In this sense, to say "good luck with that" to PPW is to say "good luck with communism."  After all, to think through the problematic of strategy is to think about making communism a reality.  If you're not thinking about what it takes to move from capitalism to communism, and have nothing but disdain for those who do so by avoiding formulaic answers, then you might as well not be a communist.  Communism in theory instead of practice: you don't like capitalism but you proceed as if it is impossible to supersede its boundaries––really, what's the point.  What this rejection demonstrates is a fear of socialism, an unwillingness to embark on the hard work required to bring socialism into being, and thus an acceptance of business as usual.  Good luck with revolution, good luck with communism, good luck with any labour that attempts, no matter how slowly, to breach the boundaries of capitalist logic.

My suspicion, though, is that the knee-jerk rejection of PPW is most probably the result of a dogmatic fidelity to the theory of insurrection inherited from the October Revolution.  Although such a fidelity intersects with an unwillingness to think through strategy altogether due to the fact that insurrection is often reified as the strategy of revolution, it is so normative that this reification makes sense.  Indeed, I just finished an article about the normativity of insurrectionism where I argue that most of the [first world] literature supposedly devoted to strategy is actually devoted to the problematic of organization and that revolutionary strategy is already assumed to be insurrectionist.  (Is it any wonder, then, that you can find an issue of The Socialist Register devoted to "the question of strategy" that does not, at any point, actually discuss revolutionary strategy, already assuming the October Road as normative?)  My problem with this, as a philosopher, is that it is lazy thinking––formulaic, and incapable of addressing contemporary reality.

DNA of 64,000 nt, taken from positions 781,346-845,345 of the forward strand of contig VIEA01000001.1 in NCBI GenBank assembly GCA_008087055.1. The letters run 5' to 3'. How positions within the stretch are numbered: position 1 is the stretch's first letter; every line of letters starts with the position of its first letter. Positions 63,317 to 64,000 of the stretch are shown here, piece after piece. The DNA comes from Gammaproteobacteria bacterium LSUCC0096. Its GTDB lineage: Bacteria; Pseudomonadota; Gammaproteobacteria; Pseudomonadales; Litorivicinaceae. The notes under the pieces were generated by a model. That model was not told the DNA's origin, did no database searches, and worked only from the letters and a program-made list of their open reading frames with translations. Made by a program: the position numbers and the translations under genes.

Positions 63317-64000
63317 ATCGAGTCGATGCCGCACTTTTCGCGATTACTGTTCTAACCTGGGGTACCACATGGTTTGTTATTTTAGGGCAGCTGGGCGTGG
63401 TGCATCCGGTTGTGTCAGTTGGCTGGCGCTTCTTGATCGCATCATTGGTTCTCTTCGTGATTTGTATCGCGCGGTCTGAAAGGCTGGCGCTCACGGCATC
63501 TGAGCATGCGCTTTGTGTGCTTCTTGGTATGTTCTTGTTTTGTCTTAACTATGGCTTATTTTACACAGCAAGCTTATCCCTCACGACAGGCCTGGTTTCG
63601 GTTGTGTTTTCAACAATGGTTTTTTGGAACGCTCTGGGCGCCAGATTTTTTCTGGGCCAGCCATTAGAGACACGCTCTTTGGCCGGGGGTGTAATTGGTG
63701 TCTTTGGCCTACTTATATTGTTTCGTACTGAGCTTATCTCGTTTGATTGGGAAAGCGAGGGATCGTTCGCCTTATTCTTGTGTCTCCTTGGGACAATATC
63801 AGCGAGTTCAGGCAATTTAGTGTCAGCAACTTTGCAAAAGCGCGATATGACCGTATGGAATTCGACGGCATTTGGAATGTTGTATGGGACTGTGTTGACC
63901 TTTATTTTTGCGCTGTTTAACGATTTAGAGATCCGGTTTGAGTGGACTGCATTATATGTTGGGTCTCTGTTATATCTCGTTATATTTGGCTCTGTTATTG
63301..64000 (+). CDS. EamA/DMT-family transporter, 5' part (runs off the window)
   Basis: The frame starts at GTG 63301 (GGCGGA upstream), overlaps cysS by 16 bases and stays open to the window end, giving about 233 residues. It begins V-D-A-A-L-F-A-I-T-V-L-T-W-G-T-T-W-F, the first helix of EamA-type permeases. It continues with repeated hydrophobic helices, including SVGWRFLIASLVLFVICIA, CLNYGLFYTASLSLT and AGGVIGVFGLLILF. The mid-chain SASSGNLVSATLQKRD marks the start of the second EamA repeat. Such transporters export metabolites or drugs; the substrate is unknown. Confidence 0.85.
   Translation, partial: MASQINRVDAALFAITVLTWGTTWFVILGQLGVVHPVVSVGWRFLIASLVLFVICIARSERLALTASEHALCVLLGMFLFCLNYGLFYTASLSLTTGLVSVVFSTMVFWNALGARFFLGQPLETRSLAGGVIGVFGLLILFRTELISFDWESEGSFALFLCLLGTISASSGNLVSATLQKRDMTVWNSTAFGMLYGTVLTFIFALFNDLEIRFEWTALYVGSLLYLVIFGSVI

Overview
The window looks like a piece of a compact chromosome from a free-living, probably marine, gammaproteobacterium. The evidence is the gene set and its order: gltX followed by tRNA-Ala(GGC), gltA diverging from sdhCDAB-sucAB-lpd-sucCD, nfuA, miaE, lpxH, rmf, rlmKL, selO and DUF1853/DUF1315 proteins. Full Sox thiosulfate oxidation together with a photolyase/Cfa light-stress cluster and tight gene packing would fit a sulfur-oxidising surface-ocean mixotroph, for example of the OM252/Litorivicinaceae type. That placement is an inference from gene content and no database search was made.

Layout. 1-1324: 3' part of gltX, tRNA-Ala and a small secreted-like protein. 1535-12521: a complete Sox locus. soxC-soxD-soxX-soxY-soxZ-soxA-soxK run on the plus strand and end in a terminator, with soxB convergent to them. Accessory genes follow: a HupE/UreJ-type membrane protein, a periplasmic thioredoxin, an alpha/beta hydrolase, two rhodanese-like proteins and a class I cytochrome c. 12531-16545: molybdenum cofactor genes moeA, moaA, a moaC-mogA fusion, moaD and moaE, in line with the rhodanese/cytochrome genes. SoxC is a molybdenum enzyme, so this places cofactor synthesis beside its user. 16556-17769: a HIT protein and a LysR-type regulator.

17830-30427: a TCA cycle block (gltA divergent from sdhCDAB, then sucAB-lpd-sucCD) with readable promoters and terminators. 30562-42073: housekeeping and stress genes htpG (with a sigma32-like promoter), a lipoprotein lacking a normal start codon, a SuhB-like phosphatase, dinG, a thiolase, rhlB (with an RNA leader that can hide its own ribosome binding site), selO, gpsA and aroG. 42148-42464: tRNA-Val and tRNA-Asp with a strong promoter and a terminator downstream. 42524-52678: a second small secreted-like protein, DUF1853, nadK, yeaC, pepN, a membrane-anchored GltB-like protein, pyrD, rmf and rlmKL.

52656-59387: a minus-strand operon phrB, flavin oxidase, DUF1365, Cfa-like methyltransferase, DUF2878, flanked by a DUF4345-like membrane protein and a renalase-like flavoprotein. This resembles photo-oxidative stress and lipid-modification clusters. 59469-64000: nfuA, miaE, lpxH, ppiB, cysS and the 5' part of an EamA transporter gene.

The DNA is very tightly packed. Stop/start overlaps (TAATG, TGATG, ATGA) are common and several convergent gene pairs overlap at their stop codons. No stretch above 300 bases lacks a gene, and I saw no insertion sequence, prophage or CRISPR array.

Following the assumption that insurrection is normative is the dismissive and dishonest assumption that the theory of PPW is simply some theory of peasant warfare or guerrilla adventurism.  This is why I tend to be terse in my responses to those who complain about this theory; it seems clear, from the way they describe PPW, that they have engaged in a straw-personing of the theory from the get-go.  I am growing weary of the standard "you-can't-have-PPW-at-the-centres-of-capitalism-because-there-is-no-peasantry-there" complaints, always delivered with self-assured cleverness, as if this is what those of us who speak of PPW mean.  Really, what we're trying to do is speak to the concrete reality of contemporary capitalist militarization, and the actual difficulty of making revolution, which is a reality we feel the theory of insurrection cannot account for.